Most culinary students have grand ideas and stars in their eyes when it comes to their expectations upon graduation. Some dream of working at Michelin-starred restaurants with 3 year wait lists such as Spago, Chez Panisse or the French Laundry. But unless you are a well-established – and highly skilled – chef, you will only be offered a non-pay position doing prep work or minimum wage dishwashing.
One of the considerations for culinary school selection should be their internship and placement program. What restaurants do they work closely with to place students after graduation? Are these restaurants the style, location and type that will help you along your career path? In order to effectively select a school, you need a firm grasp on your own goals and plans.
Where do you want to begin your career? Keeping in mind that great chefs are made, not born, you should plan a long-term path for yourself that covers all areas of training and expertise you need to accomplish your goals. Obviously it can be modified as you progress, but where do you want to begin? Do you want to start working for a local bakery or do you want to travel or move to a big city and work in a busy restaurant? The three aspects that impact salary the most are skill, location and experience. If you are working in a four star restaurant in upstate Massassachusetts you will be experiencing and making significantly less than if you are working in a three star restaurant in New York City or Miami. By planning ahead and understanding the realities of the job, you will not be blindsided or stuck in a position that can’t help you down your career path.
By selecting a quality culinary school that provides options that parallel your goals, you will benefit greatly. A solid school will not only provide the training you need, but will have the ability to place you at a restaurant post-graduation that matches your goals and needs. They will introduce you to the chef and help you strategically plan your future. A knowledgeable chef is sometimes so beneficial that they have been known to have other cooks and chefs follow them from restaurant to restaurant. The culinary field – the real, down and dirty, five-star culinary field – is much smaller and far more competitive than you can imagine. The difference between someone who longs to be a sous chef and one who becomes one is often who you come to know, as well as skill.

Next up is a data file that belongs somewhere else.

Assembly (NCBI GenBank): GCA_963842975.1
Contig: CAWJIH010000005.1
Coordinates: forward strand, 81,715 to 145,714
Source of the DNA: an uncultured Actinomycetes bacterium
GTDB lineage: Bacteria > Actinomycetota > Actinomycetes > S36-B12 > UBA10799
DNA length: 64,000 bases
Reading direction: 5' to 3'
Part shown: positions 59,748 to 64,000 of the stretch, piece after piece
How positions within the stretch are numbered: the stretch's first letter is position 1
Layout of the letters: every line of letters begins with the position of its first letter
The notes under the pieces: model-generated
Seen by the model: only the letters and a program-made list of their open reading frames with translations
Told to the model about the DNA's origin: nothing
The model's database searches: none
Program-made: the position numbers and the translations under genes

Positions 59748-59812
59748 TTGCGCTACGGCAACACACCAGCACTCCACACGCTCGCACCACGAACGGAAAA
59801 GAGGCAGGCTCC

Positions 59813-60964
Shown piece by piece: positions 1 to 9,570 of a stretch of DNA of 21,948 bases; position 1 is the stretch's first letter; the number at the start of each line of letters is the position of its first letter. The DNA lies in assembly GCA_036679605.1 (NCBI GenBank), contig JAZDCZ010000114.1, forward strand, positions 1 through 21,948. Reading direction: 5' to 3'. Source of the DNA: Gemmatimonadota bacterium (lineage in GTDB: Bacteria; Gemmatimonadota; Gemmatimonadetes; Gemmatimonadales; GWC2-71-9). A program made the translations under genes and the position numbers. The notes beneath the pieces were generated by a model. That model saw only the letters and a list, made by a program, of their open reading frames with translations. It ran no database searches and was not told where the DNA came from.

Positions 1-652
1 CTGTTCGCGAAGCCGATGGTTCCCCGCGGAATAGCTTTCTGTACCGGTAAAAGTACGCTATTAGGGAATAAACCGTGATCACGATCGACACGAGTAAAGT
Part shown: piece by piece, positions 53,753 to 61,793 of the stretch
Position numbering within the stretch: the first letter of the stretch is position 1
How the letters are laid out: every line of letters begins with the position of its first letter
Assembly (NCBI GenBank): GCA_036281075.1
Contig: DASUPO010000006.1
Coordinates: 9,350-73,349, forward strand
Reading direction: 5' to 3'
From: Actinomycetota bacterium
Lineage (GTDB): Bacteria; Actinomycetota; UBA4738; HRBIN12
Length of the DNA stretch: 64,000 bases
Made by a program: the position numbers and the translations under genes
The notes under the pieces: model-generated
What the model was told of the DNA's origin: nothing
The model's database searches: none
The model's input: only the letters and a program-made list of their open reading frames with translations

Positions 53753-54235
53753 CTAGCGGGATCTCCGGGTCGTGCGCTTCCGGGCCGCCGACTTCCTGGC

Determine what type of restaurant you want to work. Do you want to work in a smaller restaurant or larger one? Often smaller venues will allow for direct contact with the sous and executive chefs. Larger operations are not always chef-driven either; in some cases they are directed by a corporate office or owner. Small towns may afford more patience for new graduates where big city operations don’t have the time for mistakes and on-the-job training. In addition, larger cities may offer more pay and better hours than smaller, more local restaurants.
When you find a position, meet all the employees. Introduce yourself to everyone and come to understand their role within the restaurant. Don’t necessarily discount an unpaid internship either. If it means it will elevate your skills and shorten your career path, it might be worth working a separate full-time position as well for a short time. Learn all you can about the head chef and the restaurant, learn the menu and the clientele. The more you understand about the restaurant, the better you can perform. The more roles you understand and appreciate, the greater network of peers you will build. Learn as much as they will allow. Ask questions when permitted. Step outside of your comfort zone either working in an area you are weak in or to learn skills for later on. Focus on knife skills, speed and organization. Jump in and help when needed.
At culinary school, you learn the basic techniques of cooking and baking, sanitation and food theory. But it doesn’t compare to working under the pressure of the kitchen brigade in a full-service restaurant on Valentine’s evening. Finding an internship that will work for you is key – whether it’s in a bakery, catering, café or restaurant. An internship of 100-500 hours can help you find your feet in a functional establishment and begin to make contacts in the industry. Make sure you like the food, have opportunities and you are challenged in a positive way. An internship can get you off to a great start in your culinary career, so you should put a lot of thought into it. A well-chosen internship can be fun and exciting, and can absolutely be a powerful starting point for a successful career.